Jon Koscher brought his coffee and muffin Tuesday morning to the statue of William Donald Schaefer at the Inner Harbor to pay his respects to the "founding father of tourism in Baltimore."
"If you ever met the man, you'll never forget it, and if you haven't met him, just look around," Koscher said of the former mayor, governor and comptroller, who died Monday at 89 after a political career that spanned decades.
Koscher, the general manager of the Sheraton Inner Harbor, worked with Schaefer on commissions for the downtown convention center. Now, tourism is one of the city's largest industries.
"He was an icon," Koscher said. "He deserves a lot of credit."
All over Baltimore, people recalled Schaefer and the legacy he left across the state, including Inner Harbor projects such as Harborplace, Oriole Park at Camden Yards and the National Aquarium. Sue Fiedler of Connecticut and her family stopped Tuesday in Baltimore to walk through the harbor on their way to visit Washington. She remembered learning about the development while studying to become a landscape architect.
"It was one of the first places … where a city took their waterfront back," she said. "It became a model."
By Tuesday afternoon, several bouquets of flowers had been left at the foot of the Schaefer statue. One printed note read, "Harborplace and the Gallery will never forget you."
Baltimore native Jim Hook walked to the statue near the visitors' center on his lunch break to pay respects.
"He's an institution in Baltimore," said Hook, a banker. The 39-year-old Republican said he voted for Schaefer "every chance I got."
"He tends to cross those lines," he said, believing Schaefer put people's interests above personal or political ones. "The image he put forth in public seemed to be genuine," Hook said. "He legitimately cared about the city."
Karen Birdsong was one of several people who stopped to take pictures of the statue Tuesday. "I live in the Otterbein neighborhood, which wouldn't exist without him and urban homesteading," she said.
"He was quite a visionary," added Birdsong, who is originally from Texas.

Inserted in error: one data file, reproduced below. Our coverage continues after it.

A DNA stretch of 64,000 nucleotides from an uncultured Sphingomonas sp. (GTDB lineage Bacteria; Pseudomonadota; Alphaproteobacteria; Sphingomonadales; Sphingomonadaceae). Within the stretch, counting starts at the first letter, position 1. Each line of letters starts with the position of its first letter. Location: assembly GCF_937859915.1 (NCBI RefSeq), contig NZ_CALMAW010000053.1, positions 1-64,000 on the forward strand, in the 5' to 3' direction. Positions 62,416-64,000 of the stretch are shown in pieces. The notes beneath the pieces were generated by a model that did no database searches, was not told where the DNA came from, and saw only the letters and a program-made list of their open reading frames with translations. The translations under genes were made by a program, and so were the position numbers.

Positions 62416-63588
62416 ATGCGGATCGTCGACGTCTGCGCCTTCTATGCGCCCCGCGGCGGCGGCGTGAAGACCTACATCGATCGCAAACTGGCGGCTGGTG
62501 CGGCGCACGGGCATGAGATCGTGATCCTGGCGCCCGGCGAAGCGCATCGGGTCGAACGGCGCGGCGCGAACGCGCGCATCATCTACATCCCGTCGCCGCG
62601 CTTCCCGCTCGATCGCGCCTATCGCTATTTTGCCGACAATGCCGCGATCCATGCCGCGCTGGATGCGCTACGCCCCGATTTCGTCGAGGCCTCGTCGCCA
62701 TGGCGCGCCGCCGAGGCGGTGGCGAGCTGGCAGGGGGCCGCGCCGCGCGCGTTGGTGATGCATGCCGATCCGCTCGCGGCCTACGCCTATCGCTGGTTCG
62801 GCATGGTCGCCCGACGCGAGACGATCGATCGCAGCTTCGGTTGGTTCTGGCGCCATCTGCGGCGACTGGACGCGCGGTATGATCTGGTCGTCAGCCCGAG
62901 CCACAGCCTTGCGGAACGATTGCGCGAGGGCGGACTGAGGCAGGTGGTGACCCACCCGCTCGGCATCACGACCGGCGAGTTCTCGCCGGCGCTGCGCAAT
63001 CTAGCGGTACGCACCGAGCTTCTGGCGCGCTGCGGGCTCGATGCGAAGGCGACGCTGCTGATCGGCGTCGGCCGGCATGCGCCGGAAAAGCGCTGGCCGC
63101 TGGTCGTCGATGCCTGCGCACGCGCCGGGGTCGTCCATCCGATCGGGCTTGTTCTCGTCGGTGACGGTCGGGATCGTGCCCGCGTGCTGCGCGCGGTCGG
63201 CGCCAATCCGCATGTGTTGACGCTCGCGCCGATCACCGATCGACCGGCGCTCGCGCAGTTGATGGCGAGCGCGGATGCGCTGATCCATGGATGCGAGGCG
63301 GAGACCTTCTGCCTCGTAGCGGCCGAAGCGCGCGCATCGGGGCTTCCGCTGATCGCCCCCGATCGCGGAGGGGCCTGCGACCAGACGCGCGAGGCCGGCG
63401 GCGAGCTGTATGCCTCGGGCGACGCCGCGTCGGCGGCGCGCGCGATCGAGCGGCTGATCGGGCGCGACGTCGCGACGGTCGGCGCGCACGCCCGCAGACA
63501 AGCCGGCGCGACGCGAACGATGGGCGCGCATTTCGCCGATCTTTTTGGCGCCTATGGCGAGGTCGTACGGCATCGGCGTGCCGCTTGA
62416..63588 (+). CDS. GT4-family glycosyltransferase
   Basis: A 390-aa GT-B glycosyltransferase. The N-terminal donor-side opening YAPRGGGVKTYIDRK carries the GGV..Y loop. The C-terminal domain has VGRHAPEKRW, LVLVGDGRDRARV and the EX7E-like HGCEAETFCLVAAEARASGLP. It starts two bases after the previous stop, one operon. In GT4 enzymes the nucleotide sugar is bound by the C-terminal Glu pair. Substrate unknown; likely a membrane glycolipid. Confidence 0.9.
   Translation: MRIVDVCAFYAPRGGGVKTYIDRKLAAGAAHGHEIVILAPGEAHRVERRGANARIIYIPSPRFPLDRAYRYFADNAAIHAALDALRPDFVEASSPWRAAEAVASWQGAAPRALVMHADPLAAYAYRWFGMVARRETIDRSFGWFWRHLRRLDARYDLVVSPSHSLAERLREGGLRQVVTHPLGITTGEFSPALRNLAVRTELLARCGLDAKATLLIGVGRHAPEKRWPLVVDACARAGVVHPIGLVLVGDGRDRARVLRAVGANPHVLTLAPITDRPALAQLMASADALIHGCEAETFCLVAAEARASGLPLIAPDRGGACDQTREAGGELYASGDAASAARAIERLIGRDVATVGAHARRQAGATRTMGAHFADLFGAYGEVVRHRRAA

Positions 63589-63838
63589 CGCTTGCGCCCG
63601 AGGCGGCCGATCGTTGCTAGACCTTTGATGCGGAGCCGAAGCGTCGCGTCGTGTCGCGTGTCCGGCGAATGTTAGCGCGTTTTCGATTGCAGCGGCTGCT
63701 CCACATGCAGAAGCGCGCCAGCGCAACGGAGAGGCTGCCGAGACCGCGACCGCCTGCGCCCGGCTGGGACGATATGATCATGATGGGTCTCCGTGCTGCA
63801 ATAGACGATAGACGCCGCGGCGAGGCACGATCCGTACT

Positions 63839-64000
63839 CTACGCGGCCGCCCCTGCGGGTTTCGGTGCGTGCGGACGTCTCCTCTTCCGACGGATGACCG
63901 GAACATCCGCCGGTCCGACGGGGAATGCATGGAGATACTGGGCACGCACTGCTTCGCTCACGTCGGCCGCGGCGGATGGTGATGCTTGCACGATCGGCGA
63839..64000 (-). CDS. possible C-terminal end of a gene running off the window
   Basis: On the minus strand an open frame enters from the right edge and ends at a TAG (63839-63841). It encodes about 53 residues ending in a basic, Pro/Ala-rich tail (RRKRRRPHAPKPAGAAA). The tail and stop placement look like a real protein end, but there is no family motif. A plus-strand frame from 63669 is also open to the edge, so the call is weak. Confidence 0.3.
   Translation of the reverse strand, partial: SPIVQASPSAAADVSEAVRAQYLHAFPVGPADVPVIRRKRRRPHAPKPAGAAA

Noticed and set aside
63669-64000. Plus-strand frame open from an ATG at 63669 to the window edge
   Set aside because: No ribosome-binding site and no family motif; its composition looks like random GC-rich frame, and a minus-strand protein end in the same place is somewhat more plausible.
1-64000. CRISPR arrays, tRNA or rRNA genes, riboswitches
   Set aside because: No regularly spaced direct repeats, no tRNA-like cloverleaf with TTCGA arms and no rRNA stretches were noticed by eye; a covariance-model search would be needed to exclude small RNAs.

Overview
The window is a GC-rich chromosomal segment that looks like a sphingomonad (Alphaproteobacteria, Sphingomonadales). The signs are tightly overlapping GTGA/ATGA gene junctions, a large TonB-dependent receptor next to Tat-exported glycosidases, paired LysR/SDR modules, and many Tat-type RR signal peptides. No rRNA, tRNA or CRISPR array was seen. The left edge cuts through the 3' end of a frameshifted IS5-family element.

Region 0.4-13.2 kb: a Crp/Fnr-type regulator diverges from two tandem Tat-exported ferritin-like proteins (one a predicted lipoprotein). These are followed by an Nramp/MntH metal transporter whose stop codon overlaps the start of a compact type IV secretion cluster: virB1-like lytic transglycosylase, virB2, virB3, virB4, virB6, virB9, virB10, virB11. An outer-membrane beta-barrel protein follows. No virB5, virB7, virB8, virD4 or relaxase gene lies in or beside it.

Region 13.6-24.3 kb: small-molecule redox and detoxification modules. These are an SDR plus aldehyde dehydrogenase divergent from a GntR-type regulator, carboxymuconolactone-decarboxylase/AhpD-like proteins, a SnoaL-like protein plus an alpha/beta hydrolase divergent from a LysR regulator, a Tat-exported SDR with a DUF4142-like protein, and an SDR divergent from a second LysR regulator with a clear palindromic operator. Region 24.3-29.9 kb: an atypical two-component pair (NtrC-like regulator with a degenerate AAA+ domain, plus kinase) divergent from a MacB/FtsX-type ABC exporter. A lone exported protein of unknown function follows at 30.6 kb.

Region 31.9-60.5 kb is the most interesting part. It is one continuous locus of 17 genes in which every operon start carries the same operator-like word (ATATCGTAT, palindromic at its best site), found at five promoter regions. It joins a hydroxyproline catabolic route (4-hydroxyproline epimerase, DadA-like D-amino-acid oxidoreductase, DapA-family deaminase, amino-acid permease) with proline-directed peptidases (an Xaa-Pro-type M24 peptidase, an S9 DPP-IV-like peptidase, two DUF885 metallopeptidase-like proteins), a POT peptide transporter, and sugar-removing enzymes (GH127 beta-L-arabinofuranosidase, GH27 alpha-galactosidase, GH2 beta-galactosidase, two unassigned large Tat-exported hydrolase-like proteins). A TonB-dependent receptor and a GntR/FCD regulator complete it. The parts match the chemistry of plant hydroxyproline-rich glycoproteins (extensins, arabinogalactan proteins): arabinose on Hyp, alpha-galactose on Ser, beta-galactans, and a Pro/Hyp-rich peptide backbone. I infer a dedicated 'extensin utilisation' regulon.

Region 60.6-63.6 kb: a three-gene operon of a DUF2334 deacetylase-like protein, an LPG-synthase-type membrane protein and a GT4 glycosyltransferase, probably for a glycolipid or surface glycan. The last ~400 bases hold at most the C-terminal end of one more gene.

An anchor of the Inner Harbor, the aquarium, was the backdrop for one of Schaefer's most infamous stunts: his 1981 dip in the seal pool, while dressed in an old-fashioned wool bathing suit, fulfilling a promise he made if the attraction did not open on time.
Dave Pittenger, now the aquarium's executive director, was there for the one-of-a-kind media extravaganza.
"We probably would never do that again," he said.
The harbor and gray seals that lived in the exhibit were rescued animals that were used to being around people, but "they were not used to having people that close to them," Pittenger said.
The curator of the exhibit was also there, just in case something went wrong, but the seals just swam around.
"It was like a lot of things Schaefer did — a little bit risky," said Pittenger, who was education director at the time.
Images of the event were published in newspapers all over the world.
"It just showed kind of the humorous side of him, and that's really what a lot of us saw," Pittenger said.
Today, more than 70 percent of aquarium visitors are from out of state, according to Pittenger. Schaefer "really put Baltimore on the map in an environment where there's lots of competition," he said, with a city sandwiched between Philadelphia and Washington.
"I like to claim it's all the aquarium," Pittenger said. But he recognizes that the Inner Harbor as a whole makes it an attractive destination. "It's the aquarium in a very walkable environment, with lots of other things to do."
Gene Raynor, a longtime friend of Schaefer's who served as his campaign manager during the Baltimore native's first two runs for comptroller, said Schaefer loved the city and loved being called "Mr. Mayor." But he wanted to be remembered for what he did to help people, Raynor said.
"You can't go five miles in any direction in this state that you can't see something he did," Raynor said Tuesday at Jimmy's restaurant in Fells Point, around the corner from Schaefer's former campaign headquarters.
He cited Schaefer's efforts to get overpasses built on the old drawbridges to Ocean City, which cut down on travel time to the beach, and the square installed in Fells Point at the foot of Broadway.
Jimmy's owner Nick Filipidis said the former governor would hold court in the back of his restaurant, at a spot now known as the William Donald Schaefer table, while enjoying a plate of scrambled eggs, potatoes, rye toast and ketchup.
Filipidis described Schaefer's passing as "heartbreaking." He recalled how, as mayor, Schaefer sent his staff out to interview residents and business owners, to find out if they needed any help.
"He was a really good man," Filipidis said. "He really did care about Baltimore."